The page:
I’m bringing printers because they don’t have any form of identification over there. That got me thinking because when I got my driver’s license, you finally have that little card that identifies you. It’s just a huge symbol of who you are to my mind. To make ID cards for these people over there, I really think would have a huge impact on them. I think they would absolutely love it.

We’re going to have webcams to take pictures of each patient, so their information will be in the computer along with their picture so that you can recognize them. The picture and their name will be printed on this card and we’ll laminate it and give it to them. It will all be on the computer, so if they lose it, we can print them out another one.

I was also thinking about making ID numbers for each name, just so that you can enter the number or name either way so the person’s medical files will pop right up. They hand you the card, you type in their number, and you have their medical file immediately sitting in front of you. You know their whole history and you know everything that’s been wrong with them up until now. That’s my goal for those cards — just to give them the thrill of having an identity and something physical to hold on to that says they’re here, they belong here. And also to expedite their gaining of their medical files that are in the computers.

They’re going to be powered by solar energy, so after the initial purchase, so it won’t cost very much, hopefully nothing at all except maybe for maintenance which shouldn’t be too bad because solar panels nowadays are pretty durable.

Part of my proposal, so that the system doesn’t degrade after I leave, is to start training some of the older children of the orphanage. There’s 18- and 20-year-olds living there, so my idea was to start training them on these computers and have a different type of vocational program where I would teach them how to input the information and teach them all about computers and what I’m doing so that they are that much further ahead.

In a country like this, especially in this rural area, having the knowledge to work on computers would be huge for children there. Maybe someday if they wanted to leave that area, they could go and work for the government in Kampala; they could work wherever they want. That’s another piece of my project that I’m really excited about, just to help boost kids up and give them something to do with their lives. 

Elizabeth Durante, 1988-2009, photo overlaid with that of the clinic renamed in her memory
Asayo’s Foundation

If someone wanted to help you with this project, what else do you need?

I actually haven’t yet bought anything for it. I’ve been trying to concentrate on my school work right now. I’m a junior and I’m taking organic chemistry and it’s not easy, so I’ve been really focusing on my studies right now. I’m not leaving until July 1, so I have a lot of time once school’s over to start getting into it.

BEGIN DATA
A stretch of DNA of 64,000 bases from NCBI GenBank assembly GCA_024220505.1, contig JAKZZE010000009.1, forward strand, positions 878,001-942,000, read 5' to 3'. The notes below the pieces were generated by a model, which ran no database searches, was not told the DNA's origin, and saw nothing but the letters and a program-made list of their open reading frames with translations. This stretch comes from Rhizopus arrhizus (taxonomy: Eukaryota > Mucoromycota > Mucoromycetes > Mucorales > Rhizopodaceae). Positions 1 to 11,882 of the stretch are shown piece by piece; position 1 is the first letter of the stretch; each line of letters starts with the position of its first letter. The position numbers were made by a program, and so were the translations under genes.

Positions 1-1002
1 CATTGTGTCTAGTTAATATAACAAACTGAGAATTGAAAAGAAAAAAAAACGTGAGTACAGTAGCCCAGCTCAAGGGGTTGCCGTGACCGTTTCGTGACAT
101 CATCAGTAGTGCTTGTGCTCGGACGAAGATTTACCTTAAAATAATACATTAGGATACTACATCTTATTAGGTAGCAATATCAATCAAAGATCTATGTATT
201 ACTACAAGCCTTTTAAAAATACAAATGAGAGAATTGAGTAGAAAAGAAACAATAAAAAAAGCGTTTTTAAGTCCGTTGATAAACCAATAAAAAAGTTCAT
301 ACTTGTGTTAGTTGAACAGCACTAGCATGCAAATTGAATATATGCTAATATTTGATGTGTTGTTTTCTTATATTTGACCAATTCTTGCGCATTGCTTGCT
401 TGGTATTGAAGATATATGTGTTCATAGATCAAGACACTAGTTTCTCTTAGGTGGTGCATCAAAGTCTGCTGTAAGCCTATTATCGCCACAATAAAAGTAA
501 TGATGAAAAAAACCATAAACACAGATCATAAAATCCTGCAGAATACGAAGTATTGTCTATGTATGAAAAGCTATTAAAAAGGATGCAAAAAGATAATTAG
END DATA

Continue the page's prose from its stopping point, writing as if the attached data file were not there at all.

I’m going to be needing four computers, two printers, a laminating machine, the solar panels that I’ve already purchased over in Kampala, and any kind of electronic medical record software that I can install on the computers. I’m focusing on MEDENT because my dad’s friend has used it, he’s accustomed to it, and his office likes it, so that way I can get a feel for it from him.

I kind of need everything, but I do have the money for it, so that was really cool and I’m so happy to have this grant.

Other than the fact that the patient carries the record in Uganda, we’re not all that advanced in the US, where your record is in a manila folder on some shelf someplace and people debating whether it should be in a computer instead. What are your thoughts about that?

It’s a debate and there’s a lot of sides to it. I’ve discussed this with my dad because his office runs on those manila folders. They have the hard copy paper and that’s what their patient files are. He has files full of them.

The doctors I go to personally have the electronic medical record software. I work in the ER and that’s what all their systems run on. It’s definitely faster and more efficient, but you also lose the personal aspect of sitting down with the doctor and having them actually writing things in front of you and taking those notes.

It is a difficult debate, but I would have to side with the electronic medical software because it’s permanent and it keeps things safe. The personal aspect of it can be accomplished by doctors actually learning the computer rather than just dishing off information to a nurse or something and having them try to interpret their writing and put it in. If it becomes more familiar to people, it will be really good, but you can’t lose that personal connection between the patient and the doctor. That makes people comfortable and that’s why we’re doctors.

You’ve made time for a rigorous academic curriculum, hockey, and volunteer work. Are the people you know equally involved or are you different?

I never actually thought about that before this whole story started coming out. Recently I was nominated for the Hockey Humanitarian Award, which is given to the best hockey humanitarian student, male or female, from any Division I, II, or III college. That’s what got me thinking that I guess I’m not really normal. I really thought, don’t other people do these things? I really didn’t think it was that uncommon, but apparently it is.